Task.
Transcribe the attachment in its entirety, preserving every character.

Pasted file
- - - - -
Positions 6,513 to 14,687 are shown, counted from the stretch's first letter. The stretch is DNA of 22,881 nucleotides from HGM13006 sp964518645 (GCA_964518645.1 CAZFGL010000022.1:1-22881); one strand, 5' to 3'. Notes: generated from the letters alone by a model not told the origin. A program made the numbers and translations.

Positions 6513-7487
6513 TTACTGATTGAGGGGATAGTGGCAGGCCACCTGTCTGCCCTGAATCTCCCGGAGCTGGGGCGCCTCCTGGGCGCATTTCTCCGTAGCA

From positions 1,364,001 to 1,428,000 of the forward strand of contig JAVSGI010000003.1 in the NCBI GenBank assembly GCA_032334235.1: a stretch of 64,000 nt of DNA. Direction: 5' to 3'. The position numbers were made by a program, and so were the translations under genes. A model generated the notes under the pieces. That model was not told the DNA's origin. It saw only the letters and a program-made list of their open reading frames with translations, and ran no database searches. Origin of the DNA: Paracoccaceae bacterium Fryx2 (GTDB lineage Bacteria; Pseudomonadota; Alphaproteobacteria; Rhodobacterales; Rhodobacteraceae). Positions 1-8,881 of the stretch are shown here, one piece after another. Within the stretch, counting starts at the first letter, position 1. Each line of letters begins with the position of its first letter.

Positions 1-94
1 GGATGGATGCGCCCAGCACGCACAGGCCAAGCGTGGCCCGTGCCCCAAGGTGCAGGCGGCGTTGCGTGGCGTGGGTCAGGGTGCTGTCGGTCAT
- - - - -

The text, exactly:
Positions 6,513 to 14,687 are shown, counted from the stretch's first letter. The stretch is DNA of 22,881 nucleotides from HGM13006 sp964518645 (GCA_964518645.1 CAZFGL010000022.1:1-22881); one strand, 5' to 3'. Notes: generated from the letters alone by a model not told the origin. A program made the numbers and translations.

Positions 6513-7487
6513 TTACTGATTGAGGGGATAGTGGCAGGCCACCTGTCTGCCCTGAATCTCCCGGAGCTGGGGCGCCTCCTGGGCGCATTTCTCCGTAGCA

From positions 1,364,001 to 1,428,000 of the forward strand of contig JAVSGI010000003.1 in the NCBI GenBank assembly GCA_032334235.1: a stretch of 64,000 nt of DNA. Direction: 5' to 3'. The position numbers were made by a program, and so were the translations under genes. A model generated the notes under the pieces. That model was not told the DNA's origin. It saw only the letters and a program-made list of their open reading frames with translations, and ran no database searches. Origin of the DNA: Paracoccaceae bacterium Fryx2 (GTDB lineage Bacteria; Pseudomonadota; Alphaproteobacteria; Rhodobacterales; Rhodobacteraceae). Positions 1-8,881 of the stretch are shown here, one piece after another. Within the stretch, counting starts at the first letter, position 1. Each line of letters begins with the position of its first letter.

Positions 1-94
1 GGATGGATGCGCCCAGCACGCACAGGCCAAGCGTGGCCCGTGCCCCAAGGTGCAGGCGGCGTTGCGTGGCGTGGGTCAGGGTGCTGTCGGTCAT